First of all, critiquing can be valuable! In fact, not "can be," but is. I belong to a face-to-face critique group that's been meeting for at least 16 years, maybe longer; I'm not quite sure. And I've been critiqued in other situations: conferences, one-time manuscript exchanges, even in a second crit group (online) for a short time. Besides critiquing for my long-time partners, I do a whale of a lot of critiquing as an ICL instructor, I've served on critique faculties for conferences, and I even run a fairly frequent critique contest on this blog. But, sometimes, critiquing can be weird.
For one thing, it's so subjective. One person's "Ugh" is another person's "Couldn't put it down till 4am." A personal rule of thumb I've come up with is this: If TWO people say something is wrong at a certain spot, something is wrong at that spot. They may or may not agree on how to fix it, and you may or may not take either or both suggestions. But you have to find a way to answer the objection.
For another thing, it's the critiques that make you feel worst at the time you receive them that often turn out to be the most helpful. I've found that it's sometimes best to put the raw, torn-to-shreds thing to bed for three days or so while you kvetch, and then take it out and look at it. By then, I usually "know that I know that I know" which parts really do need to be overhauled, and which advice I'm going to decline and why. And specific ideas for solving the problems are usually beginning to form.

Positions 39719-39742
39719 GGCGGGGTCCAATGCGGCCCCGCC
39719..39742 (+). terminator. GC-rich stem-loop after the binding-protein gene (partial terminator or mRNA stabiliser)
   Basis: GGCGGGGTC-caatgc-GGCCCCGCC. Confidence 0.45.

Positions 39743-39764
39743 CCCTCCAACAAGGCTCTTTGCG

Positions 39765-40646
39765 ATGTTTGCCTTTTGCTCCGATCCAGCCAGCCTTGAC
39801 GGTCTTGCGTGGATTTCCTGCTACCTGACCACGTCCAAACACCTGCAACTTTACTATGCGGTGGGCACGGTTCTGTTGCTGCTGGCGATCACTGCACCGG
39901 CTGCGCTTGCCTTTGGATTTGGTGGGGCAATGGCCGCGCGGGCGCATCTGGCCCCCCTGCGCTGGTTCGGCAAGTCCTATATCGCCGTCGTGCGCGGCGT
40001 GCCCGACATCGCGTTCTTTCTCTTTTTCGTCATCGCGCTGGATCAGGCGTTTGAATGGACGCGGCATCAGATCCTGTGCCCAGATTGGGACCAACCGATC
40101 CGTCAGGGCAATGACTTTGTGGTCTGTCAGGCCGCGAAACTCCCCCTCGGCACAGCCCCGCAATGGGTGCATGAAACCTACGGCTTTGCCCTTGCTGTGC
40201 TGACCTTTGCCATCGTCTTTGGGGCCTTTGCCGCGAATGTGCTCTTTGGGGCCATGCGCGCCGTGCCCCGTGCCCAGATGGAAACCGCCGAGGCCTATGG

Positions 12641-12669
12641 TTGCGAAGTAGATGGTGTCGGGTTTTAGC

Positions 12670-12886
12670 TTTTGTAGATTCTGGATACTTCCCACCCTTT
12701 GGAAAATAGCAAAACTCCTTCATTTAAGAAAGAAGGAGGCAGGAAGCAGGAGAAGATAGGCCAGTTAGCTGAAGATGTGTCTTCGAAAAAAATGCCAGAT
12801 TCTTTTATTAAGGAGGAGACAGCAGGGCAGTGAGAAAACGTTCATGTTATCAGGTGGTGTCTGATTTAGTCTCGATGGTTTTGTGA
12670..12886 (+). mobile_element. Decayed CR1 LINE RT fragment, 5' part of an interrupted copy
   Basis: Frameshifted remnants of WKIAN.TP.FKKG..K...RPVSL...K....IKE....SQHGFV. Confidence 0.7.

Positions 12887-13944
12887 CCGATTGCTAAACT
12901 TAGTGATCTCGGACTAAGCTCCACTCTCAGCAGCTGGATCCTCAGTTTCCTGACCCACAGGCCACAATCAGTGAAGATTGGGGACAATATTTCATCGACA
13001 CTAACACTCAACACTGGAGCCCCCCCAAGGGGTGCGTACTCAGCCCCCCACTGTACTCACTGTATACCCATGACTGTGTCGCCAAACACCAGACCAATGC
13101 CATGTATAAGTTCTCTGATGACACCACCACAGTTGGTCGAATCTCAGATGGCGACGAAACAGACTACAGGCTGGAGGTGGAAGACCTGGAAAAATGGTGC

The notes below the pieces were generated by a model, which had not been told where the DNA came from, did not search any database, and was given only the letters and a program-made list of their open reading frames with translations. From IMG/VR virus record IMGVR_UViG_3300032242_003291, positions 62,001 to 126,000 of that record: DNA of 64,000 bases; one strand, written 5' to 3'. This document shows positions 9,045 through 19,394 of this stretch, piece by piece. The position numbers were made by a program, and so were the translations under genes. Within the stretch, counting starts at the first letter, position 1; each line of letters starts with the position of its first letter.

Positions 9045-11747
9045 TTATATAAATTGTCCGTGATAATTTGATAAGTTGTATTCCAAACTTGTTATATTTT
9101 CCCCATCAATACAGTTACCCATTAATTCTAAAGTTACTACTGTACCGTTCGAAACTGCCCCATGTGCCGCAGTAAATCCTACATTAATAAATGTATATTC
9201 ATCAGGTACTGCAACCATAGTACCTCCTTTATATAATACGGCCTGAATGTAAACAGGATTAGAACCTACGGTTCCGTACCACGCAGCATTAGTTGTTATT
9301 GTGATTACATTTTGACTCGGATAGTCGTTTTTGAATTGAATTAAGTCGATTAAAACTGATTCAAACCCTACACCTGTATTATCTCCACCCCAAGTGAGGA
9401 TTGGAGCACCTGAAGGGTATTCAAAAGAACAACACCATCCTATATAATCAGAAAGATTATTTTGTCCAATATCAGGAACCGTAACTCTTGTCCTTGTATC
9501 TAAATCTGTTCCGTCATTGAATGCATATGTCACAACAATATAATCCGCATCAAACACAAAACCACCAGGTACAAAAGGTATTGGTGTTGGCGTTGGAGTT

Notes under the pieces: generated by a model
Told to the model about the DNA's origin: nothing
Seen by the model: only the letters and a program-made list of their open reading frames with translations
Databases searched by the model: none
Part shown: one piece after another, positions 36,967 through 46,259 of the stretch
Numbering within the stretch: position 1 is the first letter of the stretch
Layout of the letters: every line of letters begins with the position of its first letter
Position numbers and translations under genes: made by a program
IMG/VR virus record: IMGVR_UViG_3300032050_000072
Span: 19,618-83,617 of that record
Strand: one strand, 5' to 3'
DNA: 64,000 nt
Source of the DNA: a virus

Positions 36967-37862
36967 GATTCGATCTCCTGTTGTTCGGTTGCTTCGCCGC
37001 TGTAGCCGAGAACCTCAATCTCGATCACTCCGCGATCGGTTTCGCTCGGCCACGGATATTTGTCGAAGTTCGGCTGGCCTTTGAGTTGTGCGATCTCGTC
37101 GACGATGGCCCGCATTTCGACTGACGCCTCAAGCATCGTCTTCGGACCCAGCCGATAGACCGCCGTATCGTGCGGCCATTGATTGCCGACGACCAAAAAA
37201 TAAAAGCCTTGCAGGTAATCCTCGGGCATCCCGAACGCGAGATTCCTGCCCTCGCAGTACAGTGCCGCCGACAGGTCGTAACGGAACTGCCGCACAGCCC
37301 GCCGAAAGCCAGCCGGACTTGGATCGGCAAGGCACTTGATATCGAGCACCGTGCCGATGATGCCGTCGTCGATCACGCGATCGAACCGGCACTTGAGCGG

Then there's the irony that a critique group may not always help all that much. Sometimes, frankly, if all the members are newbies they are the blind leading the blind, and I know some agents advise their clients to get out of critique groups that are "holding them back." It's often best to join a group that has a mix of newer and more seasoned writers, and/or to be sure the people in the group are seriously working to improve craft, have studied and written long enough to have gained at least basic knowledge, read widely, and know something about the field in which you write.
Here's one more thing I find a tad strange: critiquing is the process of identifying what is and isn't working in a piece of writing, and there is "always" something that can be improved. Except ---certainly there are times when writing that is actually ready to be marketed is submitted for critique. We, as critiquers, feel duty-bound to find something "wrong," but there have to be times that nothing is wrong, because the piece is in fact ready to send out. We submit our work knowing that an agent or editor will have revision notes for us, but the work is still the best we can make it at the moment, or we wouldn't send it out. Yet if we were to take that ready-to-go work to a critique group, they'd be "supposed" to find something wrong with it.
Maybe I'm just getting silly here, or maybe I'm easily tied in knots. :) How have you found critiquing either frustrating, helpful, or both?